FIG. 2 shows a portion of the strip S after the laser engraving operation at the laser unit 2, but before the punching and stamping operation in the tab forming apparatus 4. The laser unit 2 has provided the engraved markings WIN, A, 8, 9 on one surface of the strip S. The approximate periphery of the tab T to be produced in the following tab forming steps in the apparatus 4 has been indicated with ghost lines in FIG. 2. In practice, the size of the laser engraved markings is about 1.4×1.2 mm which makes them easily readable. In FIG. 3, the final tab T is shown from below after processing in the tab forming apparatus 4. The markings WIN, A, 9, 8 are now precisely located on a respective tab surface, in this case intermediate an opening T1 and peripheral edge portions T2, T3, T4 of the tab T.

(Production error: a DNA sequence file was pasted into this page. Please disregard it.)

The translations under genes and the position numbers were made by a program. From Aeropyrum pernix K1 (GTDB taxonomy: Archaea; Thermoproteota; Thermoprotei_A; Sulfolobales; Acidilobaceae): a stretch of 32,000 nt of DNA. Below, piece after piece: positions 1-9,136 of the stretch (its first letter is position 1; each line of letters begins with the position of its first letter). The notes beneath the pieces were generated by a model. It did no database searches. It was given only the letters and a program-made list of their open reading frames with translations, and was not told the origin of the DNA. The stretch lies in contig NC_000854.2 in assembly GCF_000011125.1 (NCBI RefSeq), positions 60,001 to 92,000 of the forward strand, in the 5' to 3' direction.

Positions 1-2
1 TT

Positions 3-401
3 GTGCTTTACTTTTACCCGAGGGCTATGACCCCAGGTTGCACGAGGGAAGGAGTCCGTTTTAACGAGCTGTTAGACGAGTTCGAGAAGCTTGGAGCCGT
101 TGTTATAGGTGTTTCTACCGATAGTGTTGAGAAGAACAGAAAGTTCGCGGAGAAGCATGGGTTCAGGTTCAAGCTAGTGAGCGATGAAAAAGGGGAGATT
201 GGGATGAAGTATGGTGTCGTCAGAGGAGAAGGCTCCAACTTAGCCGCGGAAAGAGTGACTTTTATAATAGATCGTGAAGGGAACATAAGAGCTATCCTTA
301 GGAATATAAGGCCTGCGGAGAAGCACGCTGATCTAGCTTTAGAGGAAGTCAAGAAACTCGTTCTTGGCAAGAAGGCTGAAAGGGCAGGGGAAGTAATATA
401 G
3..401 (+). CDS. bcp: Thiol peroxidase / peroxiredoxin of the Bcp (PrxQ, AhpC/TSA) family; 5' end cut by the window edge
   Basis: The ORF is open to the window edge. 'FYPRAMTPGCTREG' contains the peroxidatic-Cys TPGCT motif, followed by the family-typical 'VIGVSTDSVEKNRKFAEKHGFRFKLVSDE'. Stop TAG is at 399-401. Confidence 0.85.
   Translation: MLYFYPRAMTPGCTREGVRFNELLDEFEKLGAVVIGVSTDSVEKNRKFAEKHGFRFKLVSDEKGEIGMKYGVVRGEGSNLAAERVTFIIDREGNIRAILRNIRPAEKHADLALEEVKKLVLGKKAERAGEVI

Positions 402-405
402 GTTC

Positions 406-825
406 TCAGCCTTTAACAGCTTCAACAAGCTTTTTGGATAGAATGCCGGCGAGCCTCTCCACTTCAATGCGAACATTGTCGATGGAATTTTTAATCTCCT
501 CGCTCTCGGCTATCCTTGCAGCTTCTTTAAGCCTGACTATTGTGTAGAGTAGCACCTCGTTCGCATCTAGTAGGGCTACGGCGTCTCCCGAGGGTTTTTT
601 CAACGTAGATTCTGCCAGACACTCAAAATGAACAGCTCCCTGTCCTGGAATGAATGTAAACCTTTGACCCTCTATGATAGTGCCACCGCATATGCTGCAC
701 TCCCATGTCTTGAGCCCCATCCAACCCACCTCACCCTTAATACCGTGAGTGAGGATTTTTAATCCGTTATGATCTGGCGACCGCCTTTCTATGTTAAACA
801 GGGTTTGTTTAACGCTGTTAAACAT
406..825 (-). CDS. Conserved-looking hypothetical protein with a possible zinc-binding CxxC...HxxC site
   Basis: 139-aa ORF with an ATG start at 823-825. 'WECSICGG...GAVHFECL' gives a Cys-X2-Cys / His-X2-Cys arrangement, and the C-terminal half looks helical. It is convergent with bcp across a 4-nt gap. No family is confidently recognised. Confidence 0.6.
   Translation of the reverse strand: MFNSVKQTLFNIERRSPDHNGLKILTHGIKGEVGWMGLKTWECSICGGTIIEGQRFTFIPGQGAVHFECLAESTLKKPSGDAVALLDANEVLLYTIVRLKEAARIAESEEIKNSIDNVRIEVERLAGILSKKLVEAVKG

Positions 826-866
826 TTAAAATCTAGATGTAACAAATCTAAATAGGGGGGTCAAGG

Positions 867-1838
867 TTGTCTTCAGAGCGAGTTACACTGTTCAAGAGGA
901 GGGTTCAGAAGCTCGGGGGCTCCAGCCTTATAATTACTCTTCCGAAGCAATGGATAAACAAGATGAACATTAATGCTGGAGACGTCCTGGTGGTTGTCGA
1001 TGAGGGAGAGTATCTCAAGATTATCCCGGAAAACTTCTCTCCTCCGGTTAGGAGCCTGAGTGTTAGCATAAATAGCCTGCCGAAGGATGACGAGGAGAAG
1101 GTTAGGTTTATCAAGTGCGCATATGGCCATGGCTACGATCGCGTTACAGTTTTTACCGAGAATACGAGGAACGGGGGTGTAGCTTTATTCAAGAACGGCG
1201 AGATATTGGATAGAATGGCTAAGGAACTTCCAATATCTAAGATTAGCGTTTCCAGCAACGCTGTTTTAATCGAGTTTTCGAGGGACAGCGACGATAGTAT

FIGS. 4-7 shows in some detail a preferred embodiment of the strip guiding device 5. The device 5 comprises a main block 200, an intake mechanism 210, a guiding channel 220, and an outlet mechanism 240.
The intake mechanism 210 includes an upper and a lower intake roller 211, 212, each comprising a spindle 213, 214 having a number of cylindrical, laterally spaced radial projections 215, 216. The intake rollers 211, 212 are arranged to receive the strip S with the projections 215, 216 abuttingly engaging the upper and lower surfaces of the strip S, respectively. Each spindle 213, 214 is mounted in the main block 200 for free rotation therein. The clearance between the projections 215, 216 corresponds to the thickness of the strip S with nearly zero tolerance, in order to avoid a twisting motion of the incoming strip S being transmitted to the strip portion received in the guiding channel 220. The lower spindle 214 is provided with guiding shoulders 217, 218 with a mutual distance essentially corresponding to the width of the strip S, typically with a tolerance of about 0.5 mm.